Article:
On most mornings, I tweet a good morning message intended to share my intentions for the day and the work ahead of me. People usually receive it well because they understand I’ve worked at a school that serves marginalized students in underserved communities for the better part of 15 years. On occasion, I have to remind the occasional tweeter how important this context is in the midst of my more optimistic tweets. In many people’s minds, rage and fury are necessary accouterments for activists where positivity and smiles look like tools of the apparat. To express any form of affirmative outlook is to betray the ideals of disruption to the status quo.
Yet, teaching in our most dire contexts necessitates hope, and this is no more evident than in what we’ve dubbed “remote learning.” In New York City, we’ve now entered two months of correspondence with peers and students through the Internet and called this process schooling. For years, we understood school as compulsory, inequitable, and vital to the very environment that created these conditions. More learning begets unlearning. More education presumably leads to more engaged citizens who would create a better world for their children than we did for ours. Many of us follow this principle in systems deeply antagonistic to these goals.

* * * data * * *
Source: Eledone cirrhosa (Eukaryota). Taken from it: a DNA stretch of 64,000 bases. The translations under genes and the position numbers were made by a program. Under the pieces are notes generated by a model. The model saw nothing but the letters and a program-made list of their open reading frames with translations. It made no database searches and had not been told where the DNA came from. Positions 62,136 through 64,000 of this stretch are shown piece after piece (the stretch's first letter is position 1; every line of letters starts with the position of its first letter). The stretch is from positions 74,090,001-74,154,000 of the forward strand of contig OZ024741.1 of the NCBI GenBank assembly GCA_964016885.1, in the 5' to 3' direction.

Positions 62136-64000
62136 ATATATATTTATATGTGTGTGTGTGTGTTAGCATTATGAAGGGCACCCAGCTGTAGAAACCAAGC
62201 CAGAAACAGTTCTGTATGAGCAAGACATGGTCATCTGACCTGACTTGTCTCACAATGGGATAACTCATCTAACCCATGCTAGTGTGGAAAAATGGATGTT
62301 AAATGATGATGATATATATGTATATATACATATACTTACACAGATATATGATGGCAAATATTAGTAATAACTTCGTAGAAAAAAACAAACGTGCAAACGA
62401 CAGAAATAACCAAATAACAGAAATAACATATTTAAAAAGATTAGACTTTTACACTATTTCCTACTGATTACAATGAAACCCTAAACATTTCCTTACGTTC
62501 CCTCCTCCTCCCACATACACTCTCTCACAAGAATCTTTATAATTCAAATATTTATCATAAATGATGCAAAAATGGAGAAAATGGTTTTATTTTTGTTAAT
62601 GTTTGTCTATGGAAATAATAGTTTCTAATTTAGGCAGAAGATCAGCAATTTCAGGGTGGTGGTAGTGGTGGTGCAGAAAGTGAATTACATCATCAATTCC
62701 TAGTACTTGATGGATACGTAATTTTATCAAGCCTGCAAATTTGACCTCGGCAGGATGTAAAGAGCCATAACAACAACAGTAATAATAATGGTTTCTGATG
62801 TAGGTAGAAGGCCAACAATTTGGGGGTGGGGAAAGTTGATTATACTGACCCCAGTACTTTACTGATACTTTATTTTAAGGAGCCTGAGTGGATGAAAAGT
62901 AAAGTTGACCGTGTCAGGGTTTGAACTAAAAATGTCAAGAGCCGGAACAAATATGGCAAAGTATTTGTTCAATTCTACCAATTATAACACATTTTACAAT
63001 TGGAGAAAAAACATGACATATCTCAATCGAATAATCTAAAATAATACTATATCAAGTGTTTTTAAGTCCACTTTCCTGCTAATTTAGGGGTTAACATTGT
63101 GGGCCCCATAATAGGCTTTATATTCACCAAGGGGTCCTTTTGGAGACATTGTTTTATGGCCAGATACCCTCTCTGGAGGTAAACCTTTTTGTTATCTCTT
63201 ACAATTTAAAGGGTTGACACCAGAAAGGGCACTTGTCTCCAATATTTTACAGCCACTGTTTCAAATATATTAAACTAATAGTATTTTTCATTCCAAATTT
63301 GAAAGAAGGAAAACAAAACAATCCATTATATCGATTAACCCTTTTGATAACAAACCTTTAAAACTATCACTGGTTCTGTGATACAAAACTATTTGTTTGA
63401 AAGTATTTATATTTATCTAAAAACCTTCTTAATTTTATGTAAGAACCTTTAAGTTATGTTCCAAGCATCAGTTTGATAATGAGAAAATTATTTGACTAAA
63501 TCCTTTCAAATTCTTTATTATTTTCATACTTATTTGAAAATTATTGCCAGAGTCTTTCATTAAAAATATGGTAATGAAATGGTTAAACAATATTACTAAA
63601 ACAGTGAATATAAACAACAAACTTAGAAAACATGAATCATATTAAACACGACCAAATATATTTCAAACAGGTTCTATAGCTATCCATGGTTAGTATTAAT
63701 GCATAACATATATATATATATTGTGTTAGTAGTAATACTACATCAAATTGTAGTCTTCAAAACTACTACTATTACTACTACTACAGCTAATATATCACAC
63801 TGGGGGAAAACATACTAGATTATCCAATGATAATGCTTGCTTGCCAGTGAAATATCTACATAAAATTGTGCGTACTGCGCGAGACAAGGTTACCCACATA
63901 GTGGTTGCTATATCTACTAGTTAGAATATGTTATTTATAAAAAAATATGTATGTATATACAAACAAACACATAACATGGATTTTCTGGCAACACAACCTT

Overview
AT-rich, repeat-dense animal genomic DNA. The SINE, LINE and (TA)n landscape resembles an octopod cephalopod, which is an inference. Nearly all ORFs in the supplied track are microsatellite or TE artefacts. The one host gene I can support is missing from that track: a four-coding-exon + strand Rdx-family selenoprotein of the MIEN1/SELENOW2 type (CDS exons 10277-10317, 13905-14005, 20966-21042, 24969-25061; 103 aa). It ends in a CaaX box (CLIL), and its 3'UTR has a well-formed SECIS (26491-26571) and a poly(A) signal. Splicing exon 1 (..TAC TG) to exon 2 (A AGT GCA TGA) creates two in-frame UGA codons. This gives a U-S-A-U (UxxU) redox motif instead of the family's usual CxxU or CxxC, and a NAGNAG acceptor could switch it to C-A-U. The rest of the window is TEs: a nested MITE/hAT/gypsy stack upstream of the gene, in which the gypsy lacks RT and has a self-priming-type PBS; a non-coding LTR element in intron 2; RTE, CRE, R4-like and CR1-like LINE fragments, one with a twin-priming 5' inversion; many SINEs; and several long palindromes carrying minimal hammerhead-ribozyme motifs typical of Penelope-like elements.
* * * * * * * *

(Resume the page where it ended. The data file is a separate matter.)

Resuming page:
When our government asked the nation’s largest public-school system to flip our entire system, we did so dutifully. Yet most of us knew that such a transition would exacerbate the already entrenched inequities in our system.